Xilinx charts high-end DSP roadmap to build demand for its FPGAs - Embedded.com

Xilinx charts high-end DSP roadmap to build demand for its FPGAs

GSPx, Santa CLARA, Calif.—Xilinx, Inc. (NASDAQ: XLNX) today announced the release of application-optimized Xilinx XtremeDSP solutions that accelerate development of multimedia, video and imaging (MVI) systems and extend the performance of digital signal processing (DSP) processor-based applications. This market-driven approach underscores the company's commitment to DSP by delivering comprehensive development solutions with the industry's highest performance FPGA devices, an integrated design environment with robust tools, and easy-to-use pre-packaged development kits.

The MVI-tailored solutions represent the first in a series of products to be introduced with the Xilinx XtremeDSP roadmaps that were also unveiled today in a separate announcement. Xilinx is raising the bar on performance and ease-of-use with the: Video Starter Kit Virtex-4 SX35 (VSK-4VSX35) featuring a streamlined version of the new 8.1i System Generator for DSP tool suite, video co-processing XEVM642 development kit, and new MPEG4 encoder and decoder intellectual property (IP) cores.

“Many of our customers are already using our Virtex-II Pro and Spartan-3 Platform FPGAs for MVI applications, and have requested pre-packaged options that make the performance, power and cost advantages of our Virtex-4 SX platform even more accessible for DSP applications,” said Omid Tahernia, vice president and general manager of the Digital Signal Processing Division at Xilinx. “Our new MVI kits are the direct result of this customer feedback, and enable developers to rapidly implement state-of-the-art DSP systems with the industry's highest performance.”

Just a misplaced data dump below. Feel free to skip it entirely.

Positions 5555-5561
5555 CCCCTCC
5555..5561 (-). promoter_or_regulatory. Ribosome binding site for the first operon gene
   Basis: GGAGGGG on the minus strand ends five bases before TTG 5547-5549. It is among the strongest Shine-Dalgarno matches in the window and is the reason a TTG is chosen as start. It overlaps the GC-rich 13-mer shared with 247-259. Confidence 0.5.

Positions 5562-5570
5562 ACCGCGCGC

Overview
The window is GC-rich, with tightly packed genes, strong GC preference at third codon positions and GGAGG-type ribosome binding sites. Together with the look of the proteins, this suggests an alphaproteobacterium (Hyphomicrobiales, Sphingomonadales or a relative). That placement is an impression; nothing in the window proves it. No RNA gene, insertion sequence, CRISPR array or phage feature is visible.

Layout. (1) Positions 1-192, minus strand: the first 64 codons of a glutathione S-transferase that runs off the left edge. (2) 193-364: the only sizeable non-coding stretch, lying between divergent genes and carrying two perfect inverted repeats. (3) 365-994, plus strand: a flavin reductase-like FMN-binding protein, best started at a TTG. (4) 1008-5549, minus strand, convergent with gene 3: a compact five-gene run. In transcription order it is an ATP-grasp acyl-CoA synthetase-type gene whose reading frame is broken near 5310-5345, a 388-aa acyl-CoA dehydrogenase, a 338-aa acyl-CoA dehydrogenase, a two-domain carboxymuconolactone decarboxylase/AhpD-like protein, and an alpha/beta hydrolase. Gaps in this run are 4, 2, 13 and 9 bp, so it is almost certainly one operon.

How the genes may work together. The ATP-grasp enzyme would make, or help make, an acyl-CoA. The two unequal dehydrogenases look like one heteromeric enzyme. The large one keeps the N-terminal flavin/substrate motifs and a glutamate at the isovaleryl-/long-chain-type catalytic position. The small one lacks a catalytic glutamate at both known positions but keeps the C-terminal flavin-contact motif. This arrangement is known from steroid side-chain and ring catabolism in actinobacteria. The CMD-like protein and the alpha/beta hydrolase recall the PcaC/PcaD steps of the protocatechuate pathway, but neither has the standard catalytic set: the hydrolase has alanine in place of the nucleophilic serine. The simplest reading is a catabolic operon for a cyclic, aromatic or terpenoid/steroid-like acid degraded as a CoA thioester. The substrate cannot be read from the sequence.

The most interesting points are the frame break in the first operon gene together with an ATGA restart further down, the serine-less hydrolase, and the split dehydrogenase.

“At Pixel Velocity, we're using the Virtex-4 SX platform to address very demanding computational requirements in real-time industrial 3D metrology and medical ultrasound applications,” said David McCubbrey, chief technology officer for Pixel Velocity. “Xilinx not only continues to drive DSP performance to higher levels, but is making it easier for our development teams to leverage the competitive advantages of their programmable platforms with complete solutions specifically tailored for the markets we serve.”

Comprehensive MVI-Tailored Solutions
Xilinx MVI solutions provide the programmable hardware platforms, design tools, IP and reference designs needed to kick start development of real-time video and image processing systems for a wide variety of applications, such as video broadcasting and video conferencing, surveillance cameras, medical imaging, home gateway, and digital TV. These platforms can be used to develop high-performance, arithmetic-intensive algorithms that are offloaded from DSP processors to boost overall system performance through efficient co-processing strategies.

“The Virtex-4 programmable technology combines high performance DSP capability with an abundance of features such as embedded cores, control processors, clock distribution, high-speed serial I/O, and memory,” said Hans-Joachim Koch, R&D manager at Siemens Medical Solutions. “Virtex-4 SX devices provided the ideal programmable solution for our next-generation imaging platform, enabling us to achieve the optimal performance and feature set under tight time-to-market and budget constraints.”